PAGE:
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By 'extremely blinding light', I mean light at least bright enough to blind somebody permanently, and at most bright enough to severely burn humans.

What material could be used to construct a helmet or some sort of eyewear in order to protect from extremely strong light? How would this equipment function? Would it be as simple as wearing a welder's helmet?

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This depends a bit on the intensity and environment.

Welding arcs are bright enough to cause blistering in the eyes and to "sunburn" your skin; if you stared long enough you could blind yourself, but you'd have to be pretty ignorant to do so.

The better welding helmets are auto-darkening, and do this with a liquid crystal element similar to that used in a liquid crystal display like on some televisions/computer monitors. In either case, an electric field is used to change how transparent/opaque the crystal is, and thus how much light is absorbed vs transmitted. On a display, a driver controls this on a per-pixel basis to filter a backlight to create graphics. On the welding helmet, an optical sensor determines how intense the incoming light is and adjusts the opaqueness of the visor to compensate.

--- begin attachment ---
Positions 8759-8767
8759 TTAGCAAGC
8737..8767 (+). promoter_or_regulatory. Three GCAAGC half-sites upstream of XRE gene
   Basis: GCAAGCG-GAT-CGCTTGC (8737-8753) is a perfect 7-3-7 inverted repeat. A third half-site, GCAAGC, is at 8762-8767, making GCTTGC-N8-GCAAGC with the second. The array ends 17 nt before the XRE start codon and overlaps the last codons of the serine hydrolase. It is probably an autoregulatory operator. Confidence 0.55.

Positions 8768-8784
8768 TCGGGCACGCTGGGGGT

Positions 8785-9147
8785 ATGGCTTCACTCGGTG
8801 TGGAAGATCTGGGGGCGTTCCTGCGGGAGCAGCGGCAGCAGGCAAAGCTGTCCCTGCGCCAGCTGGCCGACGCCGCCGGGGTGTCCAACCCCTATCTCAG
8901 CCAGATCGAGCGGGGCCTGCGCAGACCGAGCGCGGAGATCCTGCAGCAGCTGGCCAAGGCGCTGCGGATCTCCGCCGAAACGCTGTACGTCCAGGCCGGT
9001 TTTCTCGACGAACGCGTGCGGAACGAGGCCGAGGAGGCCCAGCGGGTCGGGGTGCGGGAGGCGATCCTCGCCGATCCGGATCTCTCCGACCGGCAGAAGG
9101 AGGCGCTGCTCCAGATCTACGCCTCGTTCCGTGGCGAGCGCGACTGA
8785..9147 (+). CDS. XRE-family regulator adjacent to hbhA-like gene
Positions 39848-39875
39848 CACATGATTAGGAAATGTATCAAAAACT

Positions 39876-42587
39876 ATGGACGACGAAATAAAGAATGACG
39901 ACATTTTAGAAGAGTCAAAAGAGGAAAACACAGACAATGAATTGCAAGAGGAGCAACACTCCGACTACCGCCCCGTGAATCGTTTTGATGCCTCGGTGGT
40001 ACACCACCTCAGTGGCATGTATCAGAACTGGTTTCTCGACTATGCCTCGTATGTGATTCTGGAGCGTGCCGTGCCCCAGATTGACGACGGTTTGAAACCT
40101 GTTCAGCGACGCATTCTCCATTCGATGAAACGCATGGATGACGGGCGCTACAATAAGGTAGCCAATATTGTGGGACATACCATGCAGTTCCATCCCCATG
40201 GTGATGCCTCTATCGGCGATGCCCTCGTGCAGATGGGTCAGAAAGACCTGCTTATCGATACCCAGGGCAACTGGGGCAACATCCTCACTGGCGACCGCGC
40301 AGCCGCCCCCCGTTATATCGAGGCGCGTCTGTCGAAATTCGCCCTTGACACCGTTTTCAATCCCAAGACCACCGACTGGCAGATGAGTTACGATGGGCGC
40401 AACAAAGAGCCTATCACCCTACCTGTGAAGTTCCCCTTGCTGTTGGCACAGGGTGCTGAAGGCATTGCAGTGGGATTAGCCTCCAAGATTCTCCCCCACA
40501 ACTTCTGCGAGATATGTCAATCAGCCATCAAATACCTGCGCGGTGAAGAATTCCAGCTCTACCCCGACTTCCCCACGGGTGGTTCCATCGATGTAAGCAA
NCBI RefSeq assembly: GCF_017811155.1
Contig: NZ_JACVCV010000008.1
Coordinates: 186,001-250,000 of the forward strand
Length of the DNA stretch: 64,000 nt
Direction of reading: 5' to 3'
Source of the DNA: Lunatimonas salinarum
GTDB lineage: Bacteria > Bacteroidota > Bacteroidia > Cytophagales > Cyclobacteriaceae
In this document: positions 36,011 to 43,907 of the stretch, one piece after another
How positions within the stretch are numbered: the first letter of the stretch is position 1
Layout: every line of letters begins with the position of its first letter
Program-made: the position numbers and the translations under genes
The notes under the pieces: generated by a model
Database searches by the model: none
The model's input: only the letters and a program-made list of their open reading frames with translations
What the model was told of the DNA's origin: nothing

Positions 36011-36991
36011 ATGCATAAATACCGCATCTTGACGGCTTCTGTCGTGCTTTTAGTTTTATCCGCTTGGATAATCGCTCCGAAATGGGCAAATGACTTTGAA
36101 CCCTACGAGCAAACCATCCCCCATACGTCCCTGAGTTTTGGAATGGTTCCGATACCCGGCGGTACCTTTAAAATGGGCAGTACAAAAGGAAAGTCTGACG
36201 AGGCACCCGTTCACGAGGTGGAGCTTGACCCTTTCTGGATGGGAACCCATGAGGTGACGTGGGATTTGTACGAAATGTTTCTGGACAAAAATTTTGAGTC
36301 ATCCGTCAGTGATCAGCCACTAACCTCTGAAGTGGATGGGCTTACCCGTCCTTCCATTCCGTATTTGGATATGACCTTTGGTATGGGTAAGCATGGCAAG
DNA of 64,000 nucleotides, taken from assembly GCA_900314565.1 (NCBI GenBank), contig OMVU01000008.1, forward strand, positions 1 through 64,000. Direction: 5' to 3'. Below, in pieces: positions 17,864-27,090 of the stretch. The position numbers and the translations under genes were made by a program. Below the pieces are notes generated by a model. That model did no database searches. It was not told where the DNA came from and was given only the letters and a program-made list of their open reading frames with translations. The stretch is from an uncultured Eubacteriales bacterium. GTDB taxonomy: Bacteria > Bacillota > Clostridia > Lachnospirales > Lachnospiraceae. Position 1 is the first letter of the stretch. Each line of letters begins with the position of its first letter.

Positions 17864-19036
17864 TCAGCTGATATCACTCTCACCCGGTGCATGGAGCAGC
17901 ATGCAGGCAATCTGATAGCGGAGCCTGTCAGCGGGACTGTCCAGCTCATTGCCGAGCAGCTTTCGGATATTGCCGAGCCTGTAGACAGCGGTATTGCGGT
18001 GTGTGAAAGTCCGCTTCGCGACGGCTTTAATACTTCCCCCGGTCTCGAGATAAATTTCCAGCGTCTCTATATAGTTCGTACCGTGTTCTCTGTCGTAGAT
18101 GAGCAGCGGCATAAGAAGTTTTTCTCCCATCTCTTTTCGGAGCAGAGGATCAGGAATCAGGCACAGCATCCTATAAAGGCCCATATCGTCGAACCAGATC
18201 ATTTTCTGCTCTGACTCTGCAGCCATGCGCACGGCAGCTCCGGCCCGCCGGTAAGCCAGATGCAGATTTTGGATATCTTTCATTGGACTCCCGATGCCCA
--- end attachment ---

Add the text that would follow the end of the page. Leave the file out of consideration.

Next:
This isn't a perfect method, however. The energy of the light is still going somewhere, and with an opaque crystal layer the "somewhere" that it is is going is heat; strong enough light could damage the mechanism. Additionally, the electronics will have some limited operating temperature range, and may be susceptible to other forms of radiation. Astronaut helmets, for example, use a thin layer of gold to reflect the light, as opposed to absorbing it, which limits the amount of heat input and also doesn't fail if hit with (reasonable quantities of) other forms of radiation.

Even that kind of reflection wouldn't be enough, however, if you're talking about light from a high-powered laser, which would burn through that thin metallic layer. At those intensities, typically what is used to reflect light would be a dielectric mirror, which basically uses multiple layers of material that each reflect some amount of the light, and are stacked in thicknesses designed so that the wavelengths match up at each layer. This would be a bit difficult to use as protective covering, however, as the distance between layer boundaries changes with the angle at which the light comes in, and you'd also need to know the frequency in advance.

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  • $\begingroup$ Much better thought out. Good answer +1 $\endgroup$ – Aarthew III Jul 3 '16 at 15:19
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Do it in software, have a VR type display completely covering the eyes and use cameras or other sensors to feed the displays, with software (and hardware limitations) preventing dangerous levels of brightness to the users eyes.